Tuesday, November 28, 2006

Grammar for Whales

We never suspected this back in the late '80s, when we were relaxing to the "Songs and Sounds of Humpback Whales" CD we bought in the bargain bin at the college bookstore.

Male humpbacks use grammar in love songs
2006-11-28 10:08:01
BEIJING, Nov. 28 (Xinhuanet) -- Scientists have found that not only do male humpback whales sing love songs, they use grammar. And they have a larger vocabulary than previously thought.

Scientists had previously known of a very narrow range of sounds involved in humpback communication. These include calls associated with hunting for fish and long complex songs from male humpbacks linked with mating.

"The most surprising thing was there were 35 different types of sounds found. We were expecting less (fewer!) than 10," said researcher Rebecca Dunlop at the University of Queensland in Australia.

Dunlop and colleagues monitored humpback sounds and activity from land as the whales migrated along the east coast of Australia from breeding grounds inside the Great Barrier Reef to feeding grounds in the Antarctic.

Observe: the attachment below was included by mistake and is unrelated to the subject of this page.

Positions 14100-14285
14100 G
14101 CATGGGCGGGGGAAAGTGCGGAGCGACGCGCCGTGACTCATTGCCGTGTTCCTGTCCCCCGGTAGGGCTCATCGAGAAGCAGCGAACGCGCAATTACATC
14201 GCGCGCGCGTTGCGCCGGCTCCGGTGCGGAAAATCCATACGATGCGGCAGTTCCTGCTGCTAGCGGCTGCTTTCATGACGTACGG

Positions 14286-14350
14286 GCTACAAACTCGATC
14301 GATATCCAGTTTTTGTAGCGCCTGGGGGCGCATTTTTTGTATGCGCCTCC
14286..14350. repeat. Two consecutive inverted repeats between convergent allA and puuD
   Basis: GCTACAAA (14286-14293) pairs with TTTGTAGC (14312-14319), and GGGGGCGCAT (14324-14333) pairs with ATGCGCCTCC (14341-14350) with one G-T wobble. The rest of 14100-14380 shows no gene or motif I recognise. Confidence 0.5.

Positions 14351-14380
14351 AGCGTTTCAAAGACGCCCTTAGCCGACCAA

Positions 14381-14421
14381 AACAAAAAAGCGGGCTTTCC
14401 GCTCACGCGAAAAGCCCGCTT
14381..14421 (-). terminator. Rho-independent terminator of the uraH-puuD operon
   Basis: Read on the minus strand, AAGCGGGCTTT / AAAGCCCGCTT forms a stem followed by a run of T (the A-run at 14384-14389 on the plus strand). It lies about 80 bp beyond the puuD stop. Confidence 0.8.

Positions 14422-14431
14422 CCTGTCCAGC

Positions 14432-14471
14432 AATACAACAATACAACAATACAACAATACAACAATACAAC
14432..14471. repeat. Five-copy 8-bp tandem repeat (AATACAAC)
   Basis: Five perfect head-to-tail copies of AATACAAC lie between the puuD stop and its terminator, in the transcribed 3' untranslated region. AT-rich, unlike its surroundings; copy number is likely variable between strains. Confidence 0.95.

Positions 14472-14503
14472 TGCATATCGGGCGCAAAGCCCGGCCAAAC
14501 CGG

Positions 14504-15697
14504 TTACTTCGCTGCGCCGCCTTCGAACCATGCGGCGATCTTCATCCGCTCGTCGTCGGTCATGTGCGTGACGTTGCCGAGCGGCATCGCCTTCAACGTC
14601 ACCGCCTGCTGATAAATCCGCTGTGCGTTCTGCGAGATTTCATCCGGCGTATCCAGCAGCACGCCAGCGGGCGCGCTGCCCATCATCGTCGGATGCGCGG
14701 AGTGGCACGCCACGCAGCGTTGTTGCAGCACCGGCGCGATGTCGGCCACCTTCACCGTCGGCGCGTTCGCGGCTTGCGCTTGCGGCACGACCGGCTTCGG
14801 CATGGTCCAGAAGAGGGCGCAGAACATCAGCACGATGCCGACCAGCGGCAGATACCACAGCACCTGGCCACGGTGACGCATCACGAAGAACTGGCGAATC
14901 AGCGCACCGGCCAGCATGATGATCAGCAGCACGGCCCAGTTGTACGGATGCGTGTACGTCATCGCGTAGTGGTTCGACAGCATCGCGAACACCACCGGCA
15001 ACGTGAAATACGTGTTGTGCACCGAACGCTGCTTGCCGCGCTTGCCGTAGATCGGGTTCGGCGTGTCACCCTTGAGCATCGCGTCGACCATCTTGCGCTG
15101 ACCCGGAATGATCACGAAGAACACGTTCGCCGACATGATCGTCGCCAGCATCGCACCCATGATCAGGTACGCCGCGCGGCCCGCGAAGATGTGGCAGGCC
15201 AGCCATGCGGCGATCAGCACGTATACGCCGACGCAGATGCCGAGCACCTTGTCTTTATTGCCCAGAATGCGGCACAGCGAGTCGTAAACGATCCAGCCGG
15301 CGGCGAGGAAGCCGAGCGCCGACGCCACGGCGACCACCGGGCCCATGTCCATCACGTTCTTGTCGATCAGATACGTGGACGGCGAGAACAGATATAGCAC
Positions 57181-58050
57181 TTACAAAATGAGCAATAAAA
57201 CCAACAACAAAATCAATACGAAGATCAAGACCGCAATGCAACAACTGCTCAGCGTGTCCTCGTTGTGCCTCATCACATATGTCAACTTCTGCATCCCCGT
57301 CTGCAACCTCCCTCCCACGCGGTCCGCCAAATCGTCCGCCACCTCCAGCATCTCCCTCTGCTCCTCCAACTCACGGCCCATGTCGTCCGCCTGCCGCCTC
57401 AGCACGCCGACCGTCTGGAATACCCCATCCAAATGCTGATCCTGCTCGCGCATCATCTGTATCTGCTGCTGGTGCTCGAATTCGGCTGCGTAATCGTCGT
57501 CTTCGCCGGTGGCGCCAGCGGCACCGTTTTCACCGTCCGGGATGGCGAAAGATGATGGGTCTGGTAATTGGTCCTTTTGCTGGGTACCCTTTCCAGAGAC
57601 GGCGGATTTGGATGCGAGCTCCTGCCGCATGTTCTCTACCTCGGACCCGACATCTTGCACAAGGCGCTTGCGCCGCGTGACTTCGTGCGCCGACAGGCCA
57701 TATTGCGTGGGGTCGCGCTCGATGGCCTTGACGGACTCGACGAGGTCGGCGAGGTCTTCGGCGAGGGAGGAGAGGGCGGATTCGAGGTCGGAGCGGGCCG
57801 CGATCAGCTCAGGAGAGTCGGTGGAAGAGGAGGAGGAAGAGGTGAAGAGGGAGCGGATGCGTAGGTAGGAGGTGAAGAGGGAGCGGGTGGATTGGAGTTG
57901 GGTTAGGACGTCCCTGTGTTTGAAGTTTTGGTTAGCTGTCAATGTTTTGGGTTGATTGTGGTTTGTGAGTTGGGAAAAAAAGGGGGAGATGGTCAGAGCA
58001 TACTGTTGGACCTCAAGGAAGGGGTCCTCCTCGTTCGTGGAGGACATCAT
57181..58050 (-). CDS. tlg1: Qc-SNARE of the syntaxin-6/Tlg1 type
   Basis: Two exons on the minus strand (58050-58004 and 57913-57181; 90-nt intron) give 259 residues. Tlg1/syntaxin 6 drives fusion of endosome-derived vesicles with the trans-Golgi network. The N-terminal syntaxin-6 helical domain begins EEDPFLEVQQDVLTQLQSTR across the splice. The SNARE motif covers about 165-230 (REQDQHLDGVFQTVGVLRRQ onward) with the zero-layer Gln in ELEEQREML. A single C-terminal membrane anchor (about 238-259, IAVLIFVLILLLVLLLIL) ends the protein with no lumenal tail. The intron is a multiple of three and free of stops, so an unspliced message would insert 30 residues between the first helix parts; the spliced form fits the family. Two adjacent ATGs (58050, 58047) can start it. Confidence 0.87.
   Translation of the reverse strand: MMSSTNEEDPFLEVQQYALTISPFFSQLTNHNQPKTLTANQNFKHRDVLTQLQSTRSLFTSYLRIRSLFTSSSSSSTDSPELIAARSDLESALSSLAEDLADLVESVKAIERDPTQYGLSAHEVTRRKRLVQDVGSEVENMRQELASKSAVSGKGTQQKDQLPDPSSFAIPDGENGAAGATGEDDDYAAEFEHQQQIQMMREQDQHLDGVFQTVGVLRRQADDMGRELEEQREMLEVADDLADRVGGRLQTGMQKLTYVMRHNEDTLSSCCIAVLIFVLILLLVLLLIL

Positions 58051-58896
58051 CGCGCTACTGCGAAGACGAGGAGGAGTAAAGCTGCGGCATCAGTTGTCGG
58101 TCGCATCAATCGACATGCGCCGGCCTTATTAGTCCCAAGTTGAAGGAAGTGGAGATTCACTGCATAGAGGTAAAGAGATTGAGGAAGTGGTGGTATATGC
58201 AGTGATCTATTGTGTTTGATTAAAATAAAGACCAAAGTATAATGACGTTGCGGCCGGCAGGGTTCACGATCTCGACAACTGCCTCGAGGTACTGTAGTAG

The underwater sounds they recorded included "thwops," "wops," "grumbles," "snorts," "cries," and what are likely underwater blows similar to surface spouting. Surface sounds include those when breaching or repeated slaps of the tail or fins.

The scientists discovered these sounds appeared to have a variety of social uses including to help mothers and calves stay in contact, or as competitive calls among large groups of adults. The whale calls might also be be specific to one sex.

Some sounds are only used by males for social interactions, especially when single males joined females. This could mean the song units are the key sexual signals in the male songs as opposed to song length or loudness, as is the case in some bird species, the researchers said.

Research earlier this year found humpback whales to use grammar in their love songs.

Interestingly, the new study found that a number of sounds were made by lone animals. This suggests their use is not limited to social interactions.
This research could help understand the impact noise from ships and other manmade sounds have on whales.

"This noise is increasing in the ocean," Dunlop said. "We don't know how this will affect individuals and populations of whales without first knowing how they communicate in a relatively 'noise-free' environment."

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